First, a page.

What led you to take on the role of CFO at Nvoicepay?
When I started my business career at PwC after spending time in the US Army, I was part of a team of business advisors and auditors to several Global 500 organizations, as well as some small, private companies with extraordinary growth potential. Though I was learning from every client, I soon found that I was most enjoying the engagements where we were playing a supporting role in small tech companies’ growth stories. I thought someday, once I understand how companies operate in a mature state, I’d like to play a much bigger role in those kinds of stories. That’s why I’m pleased to have joined Nvoicepay, a FinTech company putting the “Pay” in Procure to Pay, as CFO.
How does your experience tie into Nvoicepay’s business model?
This is now my third time around on the executive team of a high growth company, and I’m doubly excited about it. First, because helping companies scale is fun, and second because this is payments platform I use and can evangelize to finance leaders who are looking to increase efficiency and improve bottom-line results. Nvoicepay addresses the B2B payments pain I’ve experienced over my 20+ years in finance. It’s a product I would have used in my previous roles—but for most of that time, nothing like it existed.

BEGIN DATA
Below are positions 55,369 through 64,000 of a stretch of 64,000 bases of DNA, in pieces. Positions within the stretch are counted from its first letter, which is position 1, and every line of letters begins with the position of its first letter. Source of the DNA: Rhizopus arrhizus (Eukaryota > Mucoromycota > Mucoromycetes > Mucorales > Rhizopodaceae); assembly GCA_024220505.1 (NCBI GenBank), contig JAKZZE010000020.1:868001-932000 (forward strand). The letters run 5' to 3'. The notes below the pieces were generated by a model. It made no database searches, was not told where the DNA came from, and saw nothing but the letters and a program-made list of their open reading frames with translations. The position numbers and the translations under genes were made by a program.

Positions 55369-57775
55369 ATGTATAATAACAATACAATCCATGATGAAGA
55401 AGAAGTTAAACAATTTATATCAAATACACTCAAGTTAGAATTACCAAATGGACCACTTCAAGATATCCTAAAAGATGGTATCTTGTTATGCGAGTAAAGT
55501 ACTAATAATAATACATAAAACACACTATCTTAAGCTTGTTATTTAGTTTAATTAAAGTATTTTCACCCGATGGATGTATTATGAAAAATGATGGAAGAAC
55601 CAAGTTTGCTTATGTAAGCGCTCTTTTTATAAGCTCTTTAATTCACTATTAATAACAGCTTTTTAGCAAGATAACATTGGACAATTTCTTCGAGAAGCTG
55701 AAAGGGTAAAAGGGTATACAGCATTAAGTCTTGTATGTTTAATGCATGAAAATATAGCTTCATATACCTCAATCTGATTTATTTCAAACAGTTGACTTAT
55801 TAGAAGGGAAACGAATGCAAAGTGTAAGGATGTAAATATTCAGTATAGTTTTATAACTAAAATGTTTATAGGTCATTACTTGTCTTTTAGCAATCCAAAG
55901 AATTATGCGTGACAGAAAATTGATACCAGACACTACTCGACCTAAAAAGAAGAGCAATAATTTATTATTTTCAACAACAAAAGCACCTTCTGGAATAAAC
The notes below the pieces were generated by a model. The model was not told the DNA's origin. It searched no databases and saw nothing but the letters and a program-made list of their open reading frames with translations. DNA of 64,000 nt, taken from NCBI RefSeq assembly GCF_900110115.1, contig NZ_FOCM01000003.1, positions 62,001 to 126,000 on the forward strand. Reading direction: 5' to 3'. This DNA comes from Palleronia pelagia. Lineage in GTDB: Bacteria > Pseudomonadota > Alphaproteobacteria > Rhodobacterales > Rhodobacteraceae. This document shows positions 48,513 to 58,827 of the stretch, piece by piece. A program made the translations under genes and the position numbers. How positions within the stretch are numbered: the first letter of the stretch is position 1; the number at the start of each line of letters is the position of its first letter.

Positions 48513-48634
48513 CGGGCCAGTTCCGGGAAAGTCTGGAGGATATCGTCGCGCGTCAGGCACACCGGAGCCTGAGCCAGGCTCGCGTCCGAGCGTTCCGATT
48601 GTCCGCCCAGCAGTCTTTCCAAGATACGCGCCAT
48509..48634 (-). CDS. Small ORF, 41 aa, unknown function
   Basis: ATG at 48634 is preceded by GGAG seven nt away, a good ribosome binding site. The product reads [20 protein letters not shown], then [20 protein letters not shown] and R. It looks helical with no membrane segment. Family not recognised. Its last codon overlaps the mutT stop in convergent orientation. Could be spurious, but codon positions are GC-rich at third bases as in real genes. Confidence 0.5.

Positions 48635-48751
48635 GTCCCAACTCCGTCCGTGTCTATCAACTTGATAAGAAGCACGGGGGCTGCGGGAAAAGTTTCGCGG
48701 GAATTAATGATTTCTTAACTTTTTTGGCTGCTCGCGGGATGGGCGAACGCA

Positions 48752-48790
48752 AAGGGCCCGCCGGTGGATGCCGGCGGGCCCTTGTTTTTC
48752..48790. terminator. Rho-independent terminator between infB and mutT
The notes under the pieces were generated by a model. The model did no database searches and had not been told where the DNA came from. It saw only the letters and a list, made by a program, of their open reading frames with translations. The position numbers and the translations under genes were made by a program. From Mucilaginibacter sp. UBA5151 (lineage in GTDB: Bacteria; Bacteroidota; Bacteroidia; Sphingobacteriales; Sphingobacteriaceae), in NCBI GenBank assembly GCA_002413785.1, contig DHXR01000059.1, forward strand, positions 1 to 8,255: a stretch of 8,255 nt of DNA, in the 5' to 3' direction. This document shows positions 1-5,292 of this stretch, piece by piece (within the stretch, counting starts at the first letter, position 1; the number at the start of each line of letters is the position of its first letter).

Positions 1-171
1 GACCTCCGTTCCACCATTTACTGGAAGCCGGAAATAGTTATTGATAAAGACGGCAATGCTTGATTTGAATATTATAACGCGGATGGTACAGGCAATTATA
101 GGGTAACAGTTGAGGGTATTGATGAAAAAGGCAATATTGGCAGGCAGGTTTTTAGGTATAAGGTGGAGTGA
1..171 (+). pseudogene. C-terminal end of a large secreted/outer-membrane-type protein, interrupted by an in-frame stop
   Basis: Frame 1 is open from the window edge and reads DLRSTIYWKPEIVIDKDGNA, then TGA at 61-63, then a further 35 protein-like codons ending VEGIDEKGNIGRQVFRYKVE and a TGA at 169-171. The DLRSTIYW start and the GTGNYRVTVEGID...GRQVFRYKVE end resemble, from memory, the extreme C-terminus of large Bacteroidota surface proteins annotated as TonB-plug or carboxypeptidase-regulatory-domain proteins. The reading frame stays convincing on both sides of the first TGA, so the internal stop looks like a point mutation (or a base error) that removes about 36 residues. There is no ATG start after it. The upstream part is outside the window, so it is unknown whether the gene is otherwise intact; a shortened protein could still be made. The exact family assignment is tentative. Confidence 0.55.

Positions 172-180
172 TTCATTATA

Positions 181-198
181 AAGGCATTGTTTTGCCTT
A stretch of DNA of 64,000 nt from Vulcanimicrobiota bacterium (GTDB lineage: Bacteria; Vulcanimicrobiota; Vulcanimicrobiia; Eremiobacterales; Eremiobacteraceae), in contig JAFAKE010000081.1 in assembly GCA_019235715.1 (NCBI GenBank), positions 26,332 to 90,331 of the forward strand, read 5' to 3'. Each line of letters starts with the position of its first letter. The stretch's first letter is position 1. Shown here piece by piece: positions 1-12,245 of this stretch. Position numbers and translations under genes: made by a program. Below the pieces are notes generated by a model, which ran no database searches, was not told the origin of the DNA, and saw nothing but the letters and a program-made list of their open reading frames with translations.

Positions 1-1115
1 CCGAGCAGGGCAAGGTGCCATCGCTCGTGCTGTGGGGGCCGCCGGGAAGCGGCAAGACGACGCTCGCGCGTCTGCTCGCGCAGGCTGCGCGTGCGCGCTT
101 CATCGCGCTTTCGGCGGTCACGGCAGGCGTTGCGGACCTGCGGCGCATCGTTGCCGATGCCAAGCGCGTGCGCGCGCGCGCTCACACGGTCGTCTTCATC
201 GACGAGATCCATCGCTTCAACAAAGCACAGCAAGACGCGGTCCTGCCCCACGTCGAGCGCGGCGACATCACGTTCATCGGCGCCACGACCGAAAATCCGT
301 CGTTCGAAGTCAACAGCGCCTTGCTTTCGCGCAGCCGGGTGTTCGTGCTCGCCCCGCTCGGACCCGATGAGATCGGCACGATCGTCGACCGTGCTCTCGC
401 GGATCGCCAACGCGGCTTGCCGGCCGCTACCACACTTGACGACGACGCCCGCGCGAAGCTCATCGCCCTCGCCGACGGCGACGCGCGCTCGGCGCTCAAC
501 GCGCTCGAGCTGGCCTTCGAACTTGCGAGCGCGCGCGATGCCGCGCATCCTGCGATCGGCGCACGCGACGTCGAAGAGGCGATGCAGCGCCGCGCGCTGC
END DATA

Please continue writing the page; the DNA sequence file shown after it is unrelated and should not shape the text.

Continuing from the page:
How have your career experiences led you to B2B technology solutions?
B2B technology solutions would have come in handy at Sun Microsystems, where I went after PwC, starting out in the corporate controllership and then moving into finance as a business partner to our sales organization. While at Sun, we worked hard to improve profitability, centralize functions and manage costs. I also had the opportunity to participate in several large-scale acquisitions. Of course, Sun was itself acquired by Oracle in 2009, and I stayed on to support the integration and our combined team.
Oracle was very good at acquiring a company, deciding what to keep, integrating that into their business and doing it in a very fast and structured way. During my time there, I learned a lot about different business processes, including Procure to Pay—which can be a misnomer, because most systems don’t handle the actual payment piece. I also learned a lot about go-to-market and sales strategy from a world-renowned B2B enterprise software company.
What is it about growing a company that excites you?
Scaling is fun because you’re not just maintaining; you’re building and creating. It’s almost like raising a child (I have four). It’s fun to be a part of the crawl, walk, run stages and feel a sense of pride as your organization matures in a positive direction.